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When you awoke from surgery,
you’d forgotten your first name.
I kept my hands on guard,
protecting the white paper—
stiff as old bones—from your eyes.
I kept my mouth sewn shut,
forsaking the memory of when we first met
and you were still someone else:

You, on stage, in a suit with a blood red tie
inspired by Poppy Z. Brite. You wanted to be a
psychic vampire, stealing the souls of
the men who had come before you.
Instead, you were a Drag King dream
I had that night, as the same blood
around your neck greeted me between my legs.

Eventually, we met. Cold street lamps
and the smell of tungsten by the science lab.
“They can synthesize hormones now,” you said, your
words an electrical fire. “I’m going on hormones.
I have not existed until this night.
Everything else was a performance.”
But the King, even under a dead name, was real.
Months passed as you swallowed a new
kind of ore and allowed your body
to transform. I watched as the blood red tie
became a blood red scar across your body.
I watched as your skin took on new life.

We reigned between the sheets. We existed,
together, as a tangle of chemicals,
for six months until the letter comes,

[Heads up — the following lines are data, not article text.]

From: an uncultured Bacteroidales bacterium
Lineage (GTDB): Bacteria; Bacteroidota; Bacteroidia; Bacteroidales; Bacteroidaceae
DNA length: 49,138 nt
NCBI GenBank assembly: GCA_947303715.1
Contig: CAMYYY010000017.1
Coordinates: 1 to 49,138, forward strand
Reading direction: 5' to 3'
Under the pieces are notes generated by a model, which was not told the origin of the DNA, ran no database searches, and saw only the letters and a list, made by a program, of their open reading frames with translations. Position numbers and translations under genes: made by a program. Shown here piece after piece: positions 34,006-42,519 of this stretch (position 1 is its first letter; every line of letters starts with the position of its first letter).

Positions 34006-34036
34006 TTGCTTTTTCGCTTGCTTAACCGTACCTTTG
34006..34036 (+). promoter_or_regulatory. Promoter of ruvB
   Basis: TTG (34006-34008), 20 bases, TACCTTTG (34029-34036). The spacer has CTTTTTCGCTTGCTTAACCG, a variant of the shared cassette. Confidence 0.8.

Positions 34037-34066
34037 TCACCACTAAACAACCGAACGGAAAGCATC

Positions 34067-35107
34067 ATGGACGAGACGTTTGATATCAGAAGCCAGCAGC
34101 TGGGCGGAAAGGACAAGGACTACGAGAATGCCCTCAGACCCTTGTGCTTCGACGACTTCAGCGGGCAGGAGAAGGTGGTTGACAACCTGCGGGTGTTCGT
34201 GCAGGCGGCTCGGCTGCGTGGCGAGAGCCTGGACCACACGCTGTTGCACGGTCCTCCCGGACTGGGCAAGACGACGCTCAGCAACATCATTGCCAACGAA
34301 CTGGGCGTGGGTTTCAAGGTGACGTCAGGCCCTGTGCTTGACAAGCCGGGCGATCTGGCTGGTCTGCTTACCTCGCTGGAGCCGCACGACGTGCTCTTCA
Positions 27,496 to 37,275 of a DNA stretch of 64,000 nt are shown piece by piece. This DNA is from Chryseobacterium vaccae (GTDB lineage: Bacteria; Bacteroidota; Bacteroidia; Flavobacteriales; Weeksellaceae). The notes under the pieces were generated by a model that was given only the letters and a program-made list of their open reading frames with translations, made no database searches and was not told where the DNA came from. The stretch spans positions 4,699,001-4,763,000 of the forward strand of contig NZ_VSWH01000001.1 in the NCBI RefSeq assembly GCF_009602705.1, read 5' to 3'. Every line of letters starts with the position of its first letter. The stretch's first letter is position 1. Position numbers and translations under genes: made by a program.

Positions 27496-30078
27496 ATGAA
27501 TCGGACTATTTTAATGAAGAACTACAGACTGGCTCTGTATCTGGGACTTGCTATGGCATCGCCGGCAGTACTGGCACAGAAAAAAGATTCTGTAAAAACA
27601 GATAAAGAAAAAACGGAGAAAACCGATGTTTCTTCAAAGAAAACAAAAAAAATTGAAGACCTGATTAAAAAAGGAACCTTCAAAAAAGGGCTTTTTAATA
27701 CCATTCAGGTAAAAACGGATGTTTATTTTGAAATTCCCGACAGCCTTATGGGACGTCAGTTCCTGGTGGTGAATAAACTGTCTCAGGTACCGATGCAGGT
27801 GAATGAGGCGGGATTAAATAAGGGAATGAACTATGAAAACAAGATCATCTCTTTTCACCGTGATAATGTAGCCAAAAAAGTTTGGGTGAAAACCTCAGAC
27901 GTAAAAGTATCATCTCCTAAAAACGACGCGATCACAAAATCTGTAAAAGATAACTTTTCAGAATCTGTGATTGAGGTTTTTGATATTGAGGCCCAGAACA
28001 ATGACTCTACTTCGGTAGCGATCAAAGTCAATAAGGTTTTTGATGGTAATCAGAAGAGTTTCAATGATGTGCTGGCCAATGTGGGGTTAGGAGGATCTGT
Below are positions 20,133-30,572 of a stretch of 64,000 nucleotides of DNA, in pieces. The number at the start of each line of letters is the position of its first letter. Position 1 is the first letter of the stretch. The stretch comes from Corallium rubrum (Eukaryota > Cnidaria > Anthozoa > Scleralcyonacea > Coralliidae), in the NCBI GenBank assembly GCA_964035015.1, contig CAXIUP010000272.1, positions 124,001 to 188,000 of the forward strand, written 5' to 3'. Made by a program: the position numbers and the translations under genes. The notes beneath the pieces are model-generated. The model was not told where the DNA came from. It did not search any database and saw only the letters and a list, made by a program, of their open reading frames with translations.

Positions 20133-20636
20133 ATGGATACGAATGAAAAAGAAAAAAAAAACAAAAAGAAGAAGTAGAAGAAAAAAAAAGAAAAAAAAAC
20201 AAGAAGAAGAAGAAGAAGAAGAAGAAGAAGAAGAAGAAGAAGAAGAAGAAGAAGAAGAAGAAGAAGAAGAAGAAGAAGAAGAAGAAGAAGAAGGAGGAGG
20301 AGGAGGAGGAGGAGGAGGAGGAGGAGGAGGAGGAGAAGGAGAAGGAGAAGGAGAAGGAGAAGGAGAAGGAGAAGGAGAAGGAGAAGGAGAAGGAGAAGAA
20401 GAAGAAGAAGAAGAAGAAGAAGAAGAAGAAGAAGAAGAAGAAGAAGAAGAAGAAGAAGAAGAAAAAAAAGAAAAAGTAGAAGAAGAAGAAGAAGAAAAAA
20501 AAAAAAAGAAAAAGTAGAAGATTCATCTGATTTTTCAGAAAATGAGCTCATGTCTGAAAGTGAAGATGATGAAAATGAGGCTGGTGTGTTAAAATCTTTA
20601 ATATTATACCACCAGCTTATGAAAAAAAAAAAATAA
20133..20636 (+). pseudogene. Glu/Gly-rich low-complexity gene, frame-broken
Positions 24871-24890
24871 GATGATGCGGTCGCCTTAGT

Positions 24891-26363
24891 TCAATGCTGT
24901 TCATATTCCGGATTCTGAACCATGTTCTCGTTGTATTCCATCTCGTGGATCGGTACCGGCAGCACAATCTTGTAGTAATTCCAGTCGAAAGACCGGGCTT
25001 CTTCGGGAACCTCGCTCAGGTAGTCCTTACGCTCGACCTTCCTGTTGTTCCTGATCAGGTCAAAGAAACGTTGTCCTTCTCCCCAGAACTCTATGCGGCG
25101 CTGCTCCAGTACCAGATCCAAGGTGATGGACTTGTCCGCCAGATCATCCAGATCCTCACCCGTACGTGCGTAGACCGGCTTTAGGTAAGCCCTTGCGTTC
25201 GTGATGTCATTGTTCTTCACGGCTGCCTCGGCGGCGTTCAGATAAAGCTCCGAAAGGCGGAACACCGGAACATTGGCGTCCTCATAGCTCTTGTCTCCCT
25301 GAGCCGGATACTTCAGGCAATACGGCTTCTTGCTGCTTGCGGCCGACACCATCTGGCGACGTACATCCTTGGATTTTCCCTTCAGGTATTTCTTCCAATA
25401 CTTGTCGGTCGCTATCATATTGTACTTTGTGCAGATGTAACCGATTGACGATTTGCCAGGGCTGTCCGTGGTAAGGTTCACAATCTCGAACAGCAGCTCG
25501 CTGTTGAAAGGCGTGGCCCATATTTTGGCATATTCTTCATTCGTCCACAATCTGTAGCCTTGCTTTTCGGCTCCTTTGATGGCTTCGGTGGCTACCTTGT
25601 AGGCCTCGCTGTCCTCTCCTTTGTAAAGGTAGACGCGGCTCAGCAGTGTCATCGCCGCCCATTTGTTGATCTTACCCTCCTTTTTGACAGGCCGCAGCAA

and all dreams are lowered down like a
drawbridge for a castle. Noon, Monday, on
St. George’s Day—the surgery is set.
Darkness takes you over. I am left on the
linoleum alone, a battlefield. I rise beyond
the smoke-filled alleyways, reeking of resin,
& become blades sharper than swords.

I am your knight, now. Not your lover.
I will guard you from the siege of surgeons
reminding you of your past lives as you come to.
I am your devotee, your patron, your loyal subject
revelling and honouring at the foot of your bed.
My love, my land, my King—I will take you away
from this landfill of disorders & wounds,
wrap a blood red tie around your neck,
& sing the song as the only thing you need to remember.



Eve Morton is a writer living in Ontario, Canada. She teaches university and college classes on media studies, academic writing, and genre literature, among other topics. She likes forensic science through the simplified lens of TV, and philosophy through the cinematic lens of Richard Linklater. Find more information on authormorton.wordpress.com.
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11 Oct 2021

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